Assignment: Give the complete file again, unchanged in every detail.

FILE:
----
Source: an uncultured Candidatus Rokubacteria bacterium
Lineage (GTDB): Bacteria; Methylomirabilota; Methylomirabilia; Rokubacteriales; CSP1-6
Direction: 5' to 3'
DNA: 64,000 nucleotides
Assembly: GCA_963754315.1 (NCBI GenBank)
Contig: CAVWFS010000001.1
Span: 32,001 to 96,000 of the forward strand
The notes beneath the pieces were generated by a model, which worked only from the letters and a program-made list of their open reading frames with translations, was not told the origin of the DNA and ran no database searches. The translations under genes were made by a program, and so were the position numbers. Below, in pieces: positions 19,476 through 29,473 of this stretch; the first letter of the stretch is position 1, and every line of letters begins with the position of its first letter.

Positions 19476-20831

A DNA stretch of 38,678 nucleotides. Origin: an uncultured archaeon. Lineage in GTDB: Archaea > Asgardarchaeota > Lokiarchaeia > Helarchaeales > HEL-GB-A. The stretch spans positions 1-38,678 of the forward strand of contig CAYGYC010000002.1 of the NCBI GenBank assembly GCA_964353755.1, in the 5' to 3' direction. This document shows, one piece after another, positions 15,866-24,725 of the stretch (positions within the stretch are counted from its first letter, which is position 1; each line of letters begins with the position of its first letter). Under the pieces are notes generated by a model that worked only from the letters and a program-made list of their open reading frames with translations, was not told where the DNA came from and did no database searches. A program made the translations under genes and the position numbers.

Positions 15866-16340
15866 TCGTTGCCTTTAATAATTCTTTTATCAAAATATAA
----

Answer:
Source: an uncultured Candidatus Rokubacteria bacterium
Lineage (GTDB): Bacteria; Methylomirabilota; Methylomirabilia; Rokubacteriales; CSP1-6
Direction: 5' to 3'
DNA: 64,000 nucleotides
Assembly: GCA_963754315.1 (NCBI GenBank)
Contig: CAVWFS010000001.1
Span: 32,001 to 96,000 of the forward strand
The notes beneath the pieces were generated by a model, which worked only from the letters and a program-made list of their open reading frames with translations, was not told the origin of the DNA and ran no database searches. The translations under genes were made by a program, and so were the position numbers. Below, in pieces: positions 19,476 through 29,473 of this stretch; the first letter of the stretch is position 1, and every line of letters begins with the position of its first letter.

Positions 19476-20831

A DNA stretch of 38,678 nucleotides. Origin: an uncultured archaeon. Lineage in GTDB: Archaea > Asgardarchaeota > Lokiarchaeia > Helarchaeales > HEL-GB-A. The stretch spans positions 1-38,678 of the forward strand of contig CAYGYC010000002.1 of the NCBI GenBank assembly GCA_964353755.1, in the 5' to 3' direction. This document shows, one piece after another, positions 15,866-24,725 of the stretch (positions within the stretch are counted from its first letter, which is position 1; each line of letters begins with the position of its first letter). Under the pieces are notes generated by a model that worked only from the letters and a program-made list of their open reading frames with translations, was not told where the DNA came from and did no database searches. A program made the translations under genes and the position numbers.

Positions 15866-16340
15866 TCGTTGCCTTTAATAATTCTTTTATCAAAATATAA